Campbell residents call for revised Wisconsin PFAS rules after EPA lowers safe levels
TOWN OF CAMPBELL, Wis. (WKBT) — New health advisories may change the way Wisconsin measures PFAs contamination — and Town of Campbell residents where wells are contaminated want that to happen.
In the past, the Environmental Protection Agency has said exposure to PFAS chemicals should be limited to 70 parts per trillion. On Wednesday, the EPA lowered its recommended levels for some of the PFAS chemicals to less than 1 part per trillion.
PFAS, often referred to as forever chemicals because they take so long to dissipate, have contaminated private and municipal wells in Wisconsin, including hundreds on French Island
“We have identified PFAS in 2,000 — over 2800 places,” said Melanie Benesh, a legislative attorney for the Environmental Working Group.
The chemicals have been linked to various health issues including thyroid disease and cancer.
“We need to take a stronger look at this,” said Campbell health supervisor. “The science is clear.”
Water systems are not required to get tested consistently for PFAS.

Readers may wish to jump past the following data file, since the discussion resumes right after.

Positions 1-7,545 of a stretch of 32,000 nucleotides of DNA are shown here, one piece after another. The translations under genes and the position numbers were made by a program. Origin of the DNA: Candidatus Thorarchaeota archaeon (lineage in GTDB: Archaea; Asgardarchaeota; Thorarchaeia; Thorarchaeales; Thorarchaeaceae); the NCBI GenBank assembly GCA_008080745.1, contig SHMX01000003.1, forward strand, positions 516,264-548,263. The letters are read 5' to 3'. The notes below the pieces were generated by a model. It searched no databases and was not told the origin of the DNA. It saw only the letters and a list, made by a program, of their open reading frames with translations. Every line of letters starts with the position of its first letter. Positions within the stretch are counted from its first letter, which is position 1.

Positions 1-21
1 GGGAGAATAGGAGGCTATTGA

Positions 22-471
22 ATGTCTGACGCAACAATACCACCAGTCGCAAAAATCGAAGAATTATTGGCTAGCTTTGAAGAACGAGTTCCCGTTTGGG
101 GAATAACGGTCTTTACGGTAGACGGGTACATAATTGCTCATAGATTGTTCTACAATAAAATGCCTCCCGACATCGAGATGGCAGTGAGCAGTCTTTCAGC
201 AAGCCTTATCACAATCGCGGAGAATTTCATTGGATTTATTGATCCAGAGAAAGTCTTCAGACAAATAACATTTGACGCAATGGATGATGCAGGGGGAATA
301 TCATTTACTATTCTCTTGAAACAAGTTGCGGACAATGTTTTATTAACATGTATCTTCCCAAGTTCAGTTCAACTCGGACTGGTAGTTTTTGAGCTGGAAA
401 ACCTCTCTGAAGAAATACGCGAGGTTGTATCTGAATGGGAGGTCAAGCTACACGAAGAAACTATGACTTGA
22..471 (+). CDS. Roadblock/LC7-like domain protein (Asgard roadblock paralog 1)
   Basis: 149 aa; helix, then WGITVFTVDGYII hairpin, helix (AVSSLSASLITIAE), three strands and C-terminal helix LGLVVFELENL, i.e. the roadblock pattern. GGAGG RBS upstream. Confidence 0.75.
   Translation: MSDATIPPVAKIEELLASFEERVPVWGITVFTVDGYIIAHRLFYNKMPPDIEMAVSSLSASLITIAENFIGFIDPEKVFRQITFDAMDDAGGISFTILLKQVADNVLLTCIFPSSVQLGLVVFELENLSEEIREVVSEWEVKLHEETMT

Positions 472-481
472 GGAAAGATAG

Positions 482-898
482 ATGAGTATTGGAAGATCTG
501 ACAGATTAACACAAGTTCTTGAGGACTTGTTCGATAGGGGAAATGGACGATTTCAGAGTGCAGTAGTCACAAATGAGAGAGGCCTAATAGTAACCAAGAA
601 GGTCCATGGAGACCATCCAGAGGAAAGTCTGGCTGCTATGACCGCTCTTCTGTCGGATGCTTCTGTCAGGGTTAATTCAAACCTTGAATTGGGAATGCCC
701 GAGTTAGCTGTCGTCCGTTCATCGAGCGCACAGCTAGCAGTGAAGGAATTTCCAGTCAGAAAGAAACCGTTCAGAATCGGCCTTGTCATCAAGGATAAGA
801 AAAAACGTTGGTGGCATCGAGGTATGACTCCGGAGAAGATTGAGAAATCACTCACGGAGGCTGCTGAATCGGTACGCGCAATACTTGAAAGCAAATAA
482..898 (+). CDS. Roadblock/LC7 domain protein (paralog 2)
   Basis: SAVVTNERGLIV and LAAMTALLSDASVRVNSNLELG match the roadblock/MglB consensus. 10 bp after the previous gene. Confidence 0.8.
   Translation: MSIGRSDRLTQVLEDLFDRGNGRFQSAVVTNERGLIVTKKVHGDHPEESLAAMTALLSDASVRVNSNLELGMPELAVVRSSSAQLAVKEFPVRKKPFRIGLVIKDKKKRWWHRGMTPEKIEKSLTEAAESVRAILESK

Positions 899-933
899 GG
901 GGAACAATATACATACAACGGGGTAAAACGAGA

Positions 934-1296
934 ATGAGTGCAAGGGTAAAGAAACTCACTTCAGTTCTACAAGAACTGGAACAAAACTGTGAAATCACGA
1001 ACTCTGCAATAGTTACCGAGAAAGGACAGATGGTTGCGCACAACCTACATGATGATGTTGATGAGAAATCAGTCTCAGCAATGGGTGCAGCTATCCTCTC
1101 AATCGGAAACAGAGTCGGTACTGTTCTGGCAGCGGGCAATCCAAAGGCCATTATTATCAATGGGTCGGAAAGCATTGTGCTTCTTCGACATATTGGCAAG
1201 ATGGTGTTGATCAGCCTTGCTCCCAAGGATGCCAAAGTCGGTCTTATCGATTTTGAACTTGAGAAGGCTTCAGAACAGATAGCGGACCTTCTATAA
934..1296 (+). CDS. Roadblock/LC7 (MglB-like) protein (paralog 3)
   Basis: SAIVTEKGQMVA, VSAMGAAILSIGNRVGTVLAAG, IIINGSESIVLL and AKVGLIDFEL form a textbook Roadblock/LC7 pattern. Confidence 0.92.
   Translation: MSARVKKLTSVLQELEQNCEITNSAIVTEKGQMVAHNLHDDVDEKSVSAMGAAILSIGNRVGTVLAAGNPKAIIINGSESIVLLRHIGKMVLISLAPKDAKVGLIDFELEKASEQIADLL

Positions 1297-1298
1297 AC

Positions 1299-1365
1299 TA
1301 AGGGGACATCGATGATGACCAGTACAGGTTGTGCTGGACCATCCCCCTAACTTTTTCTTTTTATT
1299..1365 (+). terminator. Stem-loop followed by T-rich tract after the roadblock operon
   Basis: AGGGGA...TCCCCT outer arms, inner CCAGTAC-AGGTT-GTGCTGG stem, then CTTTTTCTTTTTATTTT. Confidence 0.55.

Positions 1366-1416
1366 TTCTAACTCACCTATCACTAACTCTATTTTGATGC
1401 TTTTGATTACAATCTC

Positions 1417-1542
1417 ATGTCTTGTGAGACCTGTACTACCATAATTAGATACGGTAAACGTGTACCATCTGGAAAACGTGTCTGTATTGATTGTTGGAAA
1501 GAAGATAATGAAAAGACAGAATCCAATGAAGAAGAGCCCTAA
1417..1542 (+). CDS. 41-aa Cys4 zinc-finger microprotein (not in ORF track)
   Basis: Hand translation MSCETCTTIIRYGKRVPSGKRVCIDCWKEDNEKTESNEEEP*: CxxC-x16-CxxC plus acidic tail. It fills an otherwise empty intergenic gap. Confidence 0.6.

“There’s no ongoing requirement because PFAS are not what are called regular continents under the safe water drinking act,” Benesh said.
In February, the Wisconsin Natural Resources Board chose to not have a PFAS standard for ground water.
“We were stunned,” Donahue said. “I mean, we just couldn’t wrap our heads around why.”
The Wisconsin Department of Health recommended an advisory of 20 parts per trillion. The DNR failed to pass the recommended advisory and set the standard to 70 parts per trillion.
“We don’t trust the state of Wisconsin numbers, we’re going to go with the EPA,” Donahue said.
On Wednesday, the EPA lowered its advisory for acceptable levels for some PFAS chemicals.
“For PFOA it is 0.004 parts per trillion. For PFAS, its 0.02 parts per trillion,” said Benesh.
Following the new advisory, Donahue hopes the state of Wisconsin will reconsider its standards.
“I feel that the new EPA standard forces the state to go back and relook at those standards,” she said.
The Environmental Working Group says standards also should be set for companies that use PFAS.
“Polluters who are upstream from drinking water sources and drinking water facilities shouldn’t get a free pass,” Benesh said.
The EPA says $1 billion in grants will be available through President Joe Biden’s Bipartisan Infrastructure Law to help communities alleviate PFAS contamination.
“We intend to apply for those specialized funds from the bill,” she said.
In the meantime, communities say they believe there’s progress in the fight against PFAS. The EPA says this isn’t the final advisory, and an updated advisory will be issued in the fall.
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